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Rachelle Crow

Better Education Often Leads to Better Diagnosis of Arthritis


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by Rachelle Crow

I'm living proof that autoimmune and rheumatic diseases can affect people of any age. I was only 19 years old and in college when I asked my doctor about my painful joints. During those early visits, I received a confusing diagnosis of osteoarthritis, something typically associated with older adults. Wasn't I too young for osteoarthritis?

That's why, after I was diagnosed, I looked for support and information, and, thankfully, found CreakyJoints, the online, nonprofit, patient support community with more than 80,000 members. Communicating with other patients educated me about my disease and pushed me to ask my doctor good questions and seek a better diagnosis.

Once we realized that what we first thought was osteoarthritis was actually related to inflammatory arthritis, it allowed us to better address my treatment. When you join CreakyJoints, you find a community that understands what you are going through. I'm grateful that I tapped into all that firsthand knowledge.

I've learned that inflammatory arthritis is an autoimmune illness that causes your body's immune system to start attacking tissues instead of germs, virus or other foreign substances. This can cause pain, stiffness, joint damage and many other complications due to widespread inflammation. It can occur at any age and is more common in women than men.

It's been 10 years since I was diagnosed, and, even though I've gotten better at managing symptoms and flare-ups, I still face many challenges. But I can't let my arthritis take over my life when I've got a husband and daughter who are my real priority. I manage my disease by making sure I follow my treatment plan and by continually seeking out education. I also support others in the way I was supported by the CreakyJoints community.

Specifically, I'm working to expand the influence of patients in health care by serving as a CreakyJoints Patient Governor to support the development and launch of a new patient-led research project called Arthritis Power. Arthritis Power is the first patient-led, patient-centered research database for arthritis. It is a collaborative effort between researchers at the University of Alabama at Birmingham and CreakyJoints and is supported by the Patient-Centered Outcomes Research Institute (PCORI), a nonprofit, nongovernmental organization created by Congress in the Patient Protection and Affordable Care Act of 2010.

Offering 21st century-style convenience and mobility, Arthritis Power data will be collected over the Internet using smart phones, laptops, desktops or tablets. As patients, like me, track their symptoms over time—a convenient way of self-monitoring changes in fatigue, pain and physical activity—they are also securely donating their data. This information will be used by universities, research facilities, physicians and others to better understand how patients measure treatment success and satisfaction, to compare treatments, identify new treatments and, perhaps, find elusive cures.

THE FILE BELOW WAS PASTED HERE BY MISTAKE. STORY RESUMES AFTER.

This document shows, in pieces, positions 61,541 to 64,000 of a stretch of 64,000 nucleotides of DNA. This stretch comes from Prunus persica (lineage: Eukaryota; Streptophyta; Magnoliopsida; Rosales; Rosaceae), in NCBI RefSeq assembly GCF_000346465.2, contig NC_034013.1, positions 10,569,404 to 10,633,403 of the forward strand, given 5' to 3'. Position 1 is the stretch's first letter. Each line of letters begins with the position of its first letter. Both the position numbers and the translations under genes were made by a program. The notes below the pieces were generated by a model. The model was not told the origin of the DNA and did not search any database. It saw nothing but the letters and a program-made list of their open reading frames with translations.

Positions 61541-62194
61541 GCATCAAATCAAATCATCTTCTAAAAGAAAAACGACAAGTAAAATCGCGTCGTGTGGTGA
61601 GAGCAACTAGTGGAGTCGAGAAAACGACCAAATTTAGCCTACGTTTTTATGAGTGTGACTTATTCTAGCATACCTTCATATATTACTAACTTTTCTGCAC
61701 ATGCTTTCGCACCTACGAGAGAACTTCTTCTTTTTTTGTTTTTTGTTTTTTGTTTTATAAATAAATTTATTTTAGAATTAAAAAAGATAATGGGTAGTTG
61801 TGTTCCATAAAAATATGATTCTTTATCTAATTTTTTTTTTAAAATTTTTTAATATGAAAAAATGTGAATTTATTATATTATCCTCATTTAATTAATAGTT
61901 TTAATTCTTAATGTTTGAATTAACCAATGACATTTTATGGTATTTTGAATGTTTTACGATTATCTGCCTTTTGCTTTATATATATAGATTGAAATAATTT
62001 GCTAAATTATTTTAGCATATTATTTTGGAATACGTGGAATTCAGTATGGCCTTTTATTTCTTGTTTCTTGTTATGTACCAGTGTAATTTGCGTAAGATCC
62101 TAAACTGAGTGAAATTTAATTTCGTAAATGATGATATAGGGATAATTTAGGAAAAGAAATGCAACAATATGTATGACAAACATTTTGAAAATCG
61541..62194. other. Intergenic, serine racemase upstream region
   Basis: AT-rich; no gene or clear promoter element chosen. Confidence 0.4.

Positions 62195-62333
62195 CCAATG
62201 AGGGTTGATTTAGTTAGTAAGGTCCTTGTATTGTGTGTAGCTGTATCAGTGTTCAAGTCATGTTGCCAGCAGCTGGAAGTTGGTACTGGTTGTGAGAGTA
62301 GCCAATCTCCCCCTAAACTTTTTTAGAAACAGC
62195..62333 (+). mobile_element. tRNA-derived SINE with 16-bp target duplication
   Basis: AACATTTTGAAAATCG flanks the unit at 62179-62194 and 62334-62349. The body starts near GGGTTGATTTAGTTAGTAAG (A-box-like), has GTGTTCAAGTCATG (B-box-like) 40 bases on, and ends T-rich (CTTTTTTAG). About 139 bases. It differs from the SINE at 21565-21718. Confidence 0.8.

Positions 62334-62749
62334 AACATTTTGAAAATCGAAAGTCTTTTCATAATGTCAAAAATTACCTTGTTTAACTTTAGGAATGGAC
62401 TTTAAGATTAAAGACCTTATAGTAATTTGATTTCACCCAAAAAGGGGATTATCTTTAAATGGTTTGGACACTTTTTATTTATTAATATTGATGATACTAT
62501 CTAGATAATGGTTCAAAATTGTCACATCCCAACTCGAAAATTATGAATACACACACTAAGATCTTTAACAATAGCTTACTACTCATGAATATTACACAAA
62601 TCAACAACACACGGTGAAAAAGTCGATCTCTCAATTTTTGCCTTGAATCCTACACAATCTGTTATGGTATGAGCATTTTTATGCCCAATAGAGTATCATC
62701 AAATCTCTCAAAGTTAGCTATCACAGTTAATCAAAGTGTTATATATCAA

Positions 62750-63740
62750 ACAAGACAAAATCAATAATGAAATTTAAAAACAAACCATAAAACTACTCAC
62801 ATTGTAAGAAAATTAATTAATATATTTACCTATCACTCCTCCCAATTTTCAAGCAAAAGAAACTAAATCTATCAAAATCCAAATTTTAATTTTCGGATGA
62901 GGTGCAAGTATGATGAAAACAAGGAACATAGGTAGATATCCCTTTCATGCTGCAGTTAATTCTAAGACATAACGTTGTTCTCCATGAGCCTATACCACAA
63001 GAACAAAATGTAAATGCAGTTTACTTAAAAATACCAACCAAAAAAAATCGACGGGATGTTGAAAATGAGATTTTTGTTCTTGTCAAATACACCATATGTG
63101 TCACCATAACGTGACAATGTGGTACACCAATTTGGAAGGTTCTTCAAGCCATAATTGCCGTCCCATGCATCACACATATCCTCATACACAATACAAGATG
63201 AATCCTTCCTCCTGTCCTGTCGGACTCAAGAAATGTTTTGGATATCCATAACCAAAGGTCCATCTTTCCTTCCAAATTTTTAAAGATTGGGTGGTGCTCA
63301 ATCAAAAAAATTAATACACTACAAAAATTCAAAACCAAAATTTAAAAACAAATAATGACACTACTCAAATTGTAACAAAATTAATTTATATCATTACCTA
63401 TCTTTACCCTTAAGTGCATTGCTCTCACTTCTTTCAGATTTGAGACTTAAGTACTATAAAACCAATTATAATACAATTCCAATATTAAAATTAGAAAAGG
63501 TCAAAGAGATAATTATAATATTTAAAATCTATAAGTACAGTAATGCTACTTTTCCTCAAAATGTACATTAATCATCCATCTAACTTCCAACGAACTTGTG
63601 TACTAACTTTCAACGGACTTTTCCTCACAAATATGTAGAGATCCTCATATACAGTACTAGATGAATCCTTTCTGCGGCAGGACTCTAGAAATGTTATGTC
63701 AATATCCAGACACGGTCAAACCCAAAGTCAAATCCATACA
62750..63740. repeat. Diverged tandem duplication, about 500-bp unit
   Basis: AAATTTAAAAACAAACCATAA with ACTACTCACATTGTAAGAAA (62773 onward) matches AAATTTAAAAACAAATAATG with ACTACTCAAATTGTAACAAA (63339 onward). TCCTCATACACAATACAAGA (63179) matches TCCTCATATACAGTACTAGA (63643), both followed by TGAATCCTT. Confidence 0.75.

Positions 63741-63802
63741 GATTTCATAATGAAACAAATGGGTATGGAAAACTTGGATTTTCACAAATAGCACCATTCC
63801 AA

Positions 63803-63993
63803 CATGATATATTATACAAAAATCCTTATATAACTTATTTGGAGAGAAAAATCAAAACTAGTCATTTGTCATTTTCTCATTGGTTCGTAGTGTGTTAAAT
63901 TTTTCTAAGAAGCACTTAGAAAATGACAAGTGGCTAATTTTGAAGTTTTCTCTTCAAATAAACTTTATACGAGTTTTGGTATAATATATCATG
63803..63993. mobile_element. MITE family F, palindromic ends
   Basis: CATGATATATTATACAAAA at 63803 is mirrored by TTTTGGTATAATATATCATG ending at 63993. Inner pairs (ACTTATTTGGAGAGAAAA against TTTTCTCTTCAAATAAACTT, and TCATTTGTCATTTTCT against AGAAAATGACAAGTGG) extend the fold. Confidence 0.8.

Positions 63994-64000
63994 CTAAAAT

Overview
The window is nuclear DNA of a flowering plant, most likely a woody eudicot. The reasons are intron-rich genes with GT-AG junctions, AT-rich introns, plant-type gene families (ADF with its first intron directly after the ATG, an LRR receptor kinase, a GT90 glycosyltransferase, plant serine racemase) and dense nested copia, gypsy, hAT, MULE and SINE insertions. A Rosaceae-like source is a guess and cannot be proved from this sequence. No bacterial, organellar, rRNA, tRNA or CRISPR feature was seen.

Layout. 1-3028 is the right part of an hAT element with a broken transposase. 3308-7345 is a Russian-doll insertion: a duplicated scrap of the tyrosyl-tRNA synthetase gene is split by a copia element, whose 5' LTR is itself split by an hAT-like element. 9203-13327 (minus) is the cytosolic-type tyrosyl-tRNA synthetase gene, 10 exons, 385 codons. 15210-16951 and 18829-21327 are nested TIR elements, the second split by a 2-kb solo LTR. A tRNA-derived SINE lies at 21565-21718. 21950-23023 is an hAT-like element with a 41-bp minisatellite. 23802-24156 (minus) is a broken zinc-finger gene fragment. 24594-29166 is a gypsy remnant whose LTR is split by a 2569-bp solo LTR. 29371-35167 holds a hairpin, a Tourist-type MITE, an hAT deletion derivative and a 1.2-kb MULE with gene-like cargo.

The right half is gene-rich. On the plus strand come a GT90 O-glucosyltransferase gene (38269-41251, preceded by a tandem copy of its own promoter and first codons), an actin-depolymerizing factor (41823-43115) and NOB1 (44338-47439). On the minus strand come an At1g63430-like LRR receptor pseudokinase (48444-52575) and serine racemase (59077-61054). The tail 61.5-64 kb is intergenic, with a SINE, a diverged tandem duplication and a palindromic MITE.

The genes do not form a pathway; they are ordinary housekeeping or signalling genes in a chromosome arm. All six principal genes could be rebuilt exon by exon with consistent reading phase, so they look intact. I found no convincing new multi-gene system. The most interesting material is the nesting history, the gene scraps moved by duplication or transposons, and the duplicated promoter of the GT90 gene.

Usually patients with rheumatoid arthritis or other musculoskeletal conditions learn about opportunities to participate in research, such as clinical trials, from their health care providers. Arthritis Power will offer a variety of clinical trial opportunities, and patients can decide when and how to participate.

As a Patient Governor, I'll be making sure that the research studies reflect the questions patients have about their disease and treatment. Getting answers to these questions will help our entire community make more informed health care decisions. Also, though it's called Arthritis Power, CreakyJoints is also seeking people living not just with arthritis, but also with other related bone, muscle, skin or joint conditions, such as fibromyalgia, lupus, psoriasis and many others. The more people who join and share their data, the more powerful the registry will be.

Patient-led research, like Arthritis Power, is important because patients can express how research will directly impact their lives. In addition to advancing arthritis research, what I particularly like about the application is that I can access my personal data and send progress reports to my physician, which means we can discuss my ups and downs during check-ups. I anticipate this will make for very productive conversations.

If you are living with rheumatoid or inflammatory arthritis or other musculoskeletal conditions and are interested in joining the Arthritis Power Research Network, visit Participation is free.

To learn more about CreakyJoints, an online arthritis patient community supporting more than 80,000 members through support, blogs, research updates and education, innovative advocacy and global research projects, visit

Rachelle Crow, 29, is a former special education teacher and is now a stay-at-home mom to her daughter. In her role as a Patient Governor for CreakyJoints' new Arthritis Power patient research registry, she and 10 other arthritis patients help researchers decide what to investigate, making sure that it reflects the needs of the arthritis community.

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